Responses

  1. [...] ABOUT LORNA AND PRESSURE COOKING Posted by: lornasass | November 25, 2009 [...]

  2. [...] I  planned to devote the month of March to Lorna Sass and wanted to “save” the cookbooks until then, I really could not wait any longer.  [...]

  3. [...] you do want some information about pressure cookers I recommend visiting Lorna’s blog or website.  Of course if you pick up one of her pressure cooking cookbooks you will find a wealth [...]

  4. [...] in as many weeks, which should come as no surprise to you, because this month the focus is on Lorna Sass, the Queen of Pressure Cooking.  Tonight’s choice, New Mexican Pinto Bean Soup, comes from [...]

  5. Your book Pressure Perfect has transformed the way my family eats.

    With busy schedules, we were eating more fast food, gaining weight, and teaching our daughter how not to eat healthy.

    I control the quality of ingredients and am able to nourish my family in the right way. Your recipes are easy to prepare and they taste fantastic.

    Thank You!

    • You made my day! Happy cooking.

    • I have to say the same thing. I’m a single father & I feed my family using what I’ve learned in Cooking Under Pressure. The book is great in a way that most cookbooks are not, in that it sparked the renascence of a method, rather than a style or fashion, of cooking that truly gives people a means to improve the quality of their lives. (By the way, mediæval literature was one of my standout classes in college–even though the professor gave me a hard time for ‘writing like a philosophy major’–so it was interesting to hear about your background as a mediævalist.)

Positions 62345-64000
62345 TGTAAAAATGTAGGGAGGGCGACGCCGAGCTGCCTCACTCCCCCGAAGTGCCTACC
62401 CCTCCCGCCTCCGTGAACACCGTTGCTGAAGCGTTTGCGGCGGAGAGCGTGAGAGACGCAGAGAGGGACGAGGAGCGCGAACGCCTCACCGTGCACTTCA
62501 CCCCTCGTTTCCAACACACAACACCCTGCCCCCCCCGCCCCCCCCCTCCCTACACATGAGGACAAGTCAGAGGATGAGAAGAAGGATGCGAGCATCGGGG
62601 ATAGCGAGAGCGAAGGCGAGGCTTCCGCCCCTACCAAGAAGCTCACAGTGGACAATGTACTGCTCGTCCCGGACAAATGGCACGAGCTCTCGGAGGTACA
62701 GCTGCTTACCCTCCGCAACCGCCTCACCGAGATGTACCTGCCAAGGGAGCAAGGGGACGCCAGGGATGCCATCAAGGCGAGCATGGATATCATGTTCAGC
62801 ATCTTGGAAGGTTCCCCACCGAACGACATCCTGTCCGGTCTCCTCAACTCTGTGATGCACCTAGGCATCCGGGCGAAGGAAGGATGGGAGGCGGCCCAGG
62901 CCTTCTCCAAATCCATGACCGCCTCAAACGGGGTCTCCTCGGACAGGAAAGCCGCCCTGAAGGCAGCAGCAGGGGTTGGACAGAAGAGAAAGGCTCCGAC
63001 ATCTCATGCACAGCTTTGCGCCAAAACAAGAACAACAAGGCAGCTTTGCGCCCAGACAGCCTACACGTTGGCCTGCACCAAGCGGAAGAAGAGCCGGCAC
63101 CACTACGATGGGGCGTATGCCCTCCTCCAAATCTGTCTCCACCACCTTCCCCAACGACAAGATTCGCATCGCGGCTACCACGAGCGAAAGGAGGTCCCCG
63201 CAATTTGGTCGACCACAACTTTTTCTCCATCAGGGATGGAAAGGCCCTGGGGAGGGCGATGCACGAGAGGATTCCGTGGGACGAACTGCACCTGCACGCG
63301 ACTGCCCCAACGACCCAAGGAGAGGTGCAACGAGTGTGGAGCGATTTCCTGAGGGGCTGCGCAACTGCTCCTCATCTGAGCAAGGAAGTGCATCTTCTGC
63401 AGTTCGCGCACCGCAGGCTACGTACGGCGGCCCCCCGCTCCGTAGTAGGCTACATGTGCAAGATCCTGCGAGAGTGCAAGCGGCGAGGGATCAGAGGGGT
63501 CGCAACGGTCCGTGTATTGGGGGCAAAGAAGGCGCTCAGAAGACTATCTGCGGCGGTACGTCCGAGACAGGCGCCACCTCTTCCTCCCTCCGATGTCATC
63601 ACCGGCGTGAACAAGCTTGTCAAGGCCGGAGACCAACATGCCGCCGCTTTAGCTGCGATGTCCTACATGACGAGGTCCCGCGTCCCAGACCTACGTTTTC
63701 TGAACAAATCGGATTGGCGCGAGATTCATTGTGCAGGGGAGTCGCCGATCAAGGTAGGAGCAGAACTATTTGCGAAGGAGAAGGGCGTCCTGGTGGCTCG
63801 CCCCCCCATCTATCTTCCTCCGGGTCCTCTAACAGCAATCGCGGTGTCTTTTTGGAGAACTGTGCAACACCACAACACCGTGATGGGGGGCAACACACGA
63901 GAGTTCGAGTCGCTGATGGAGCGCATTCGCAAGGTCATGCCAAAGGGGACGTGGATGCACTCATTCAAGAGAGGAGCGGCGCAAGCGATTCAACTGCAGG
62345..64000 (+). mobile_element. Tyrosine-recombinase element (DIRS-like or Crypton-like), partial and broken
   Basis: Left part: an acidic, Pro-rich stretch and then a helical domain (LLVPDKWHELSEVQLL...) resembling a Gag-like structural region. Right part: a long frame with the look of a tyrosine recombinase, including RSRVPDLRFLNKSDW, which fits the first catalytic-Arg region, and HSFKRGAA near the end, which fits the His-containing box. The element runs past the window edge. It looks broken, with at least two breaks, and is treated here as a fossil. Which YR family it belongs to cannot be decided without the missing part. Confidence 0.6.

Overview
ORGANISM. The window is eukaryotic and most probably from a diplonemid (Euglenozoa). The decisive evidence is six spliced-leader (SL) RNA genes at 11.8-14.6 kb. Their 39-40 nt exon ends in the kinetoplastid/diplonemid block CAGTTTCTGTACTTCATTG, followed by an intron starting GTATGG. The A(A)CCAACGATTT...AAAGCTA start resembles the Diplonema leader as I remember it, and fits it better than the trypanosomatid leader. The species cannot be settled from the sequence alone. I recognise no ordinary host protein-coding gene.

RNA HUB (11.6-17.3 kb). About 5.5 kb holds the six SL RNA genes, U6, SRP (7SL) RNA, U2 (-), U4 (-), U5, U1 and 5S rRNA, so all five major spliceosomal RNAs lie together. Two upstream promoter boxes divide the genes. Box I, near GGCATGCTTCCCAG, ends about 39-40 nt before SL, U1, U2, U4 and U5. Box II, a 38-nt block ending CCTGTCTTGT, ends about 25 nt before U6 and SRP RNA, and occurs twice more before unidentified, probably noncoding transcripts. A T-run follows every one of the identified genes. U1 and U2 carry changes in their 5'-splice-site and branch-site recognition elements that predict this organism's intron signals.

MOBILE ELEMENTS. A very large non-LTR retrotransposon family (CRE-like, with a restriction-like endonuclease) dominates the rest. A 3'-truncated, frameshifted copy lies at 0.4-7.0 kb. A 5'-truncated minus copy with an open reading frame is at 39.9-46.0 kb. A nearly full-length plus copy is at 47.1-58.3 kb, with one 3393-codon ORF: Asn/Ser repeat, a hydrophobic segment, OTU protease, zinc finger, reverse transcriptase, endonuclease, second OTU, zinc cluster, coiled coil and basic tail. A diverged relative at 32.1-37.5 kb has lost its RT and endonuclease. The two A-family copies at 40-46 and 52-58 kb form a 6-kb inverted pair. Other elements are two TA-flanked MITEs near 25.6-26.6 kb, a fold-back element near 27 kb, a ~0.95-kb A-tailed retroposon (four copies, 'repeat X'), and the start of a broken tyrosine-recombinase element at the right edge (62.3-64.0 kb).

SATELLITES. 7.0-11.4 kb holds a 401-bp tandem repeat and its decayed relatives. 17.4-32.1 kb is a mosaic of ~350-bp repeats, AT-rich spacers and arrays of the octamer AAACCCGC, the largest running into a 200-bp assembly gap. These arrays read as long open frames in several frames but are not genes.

• Thank you so much for taking the time to comment! May I be greedy and ask you to post your comment as an Amazon review to help get the word out! So glad the “pc” has helped you so much. Happy cooking! Lorna

  6. Last night my husband said “Lorna Sass’s cookbooks are my favourite” He loves cooking with the pressure cooker and he will make the Bean and Corn Chili from Short-cut Vegan(one of his favs) for supper tonight!
    Thanks

    • You are so welcome!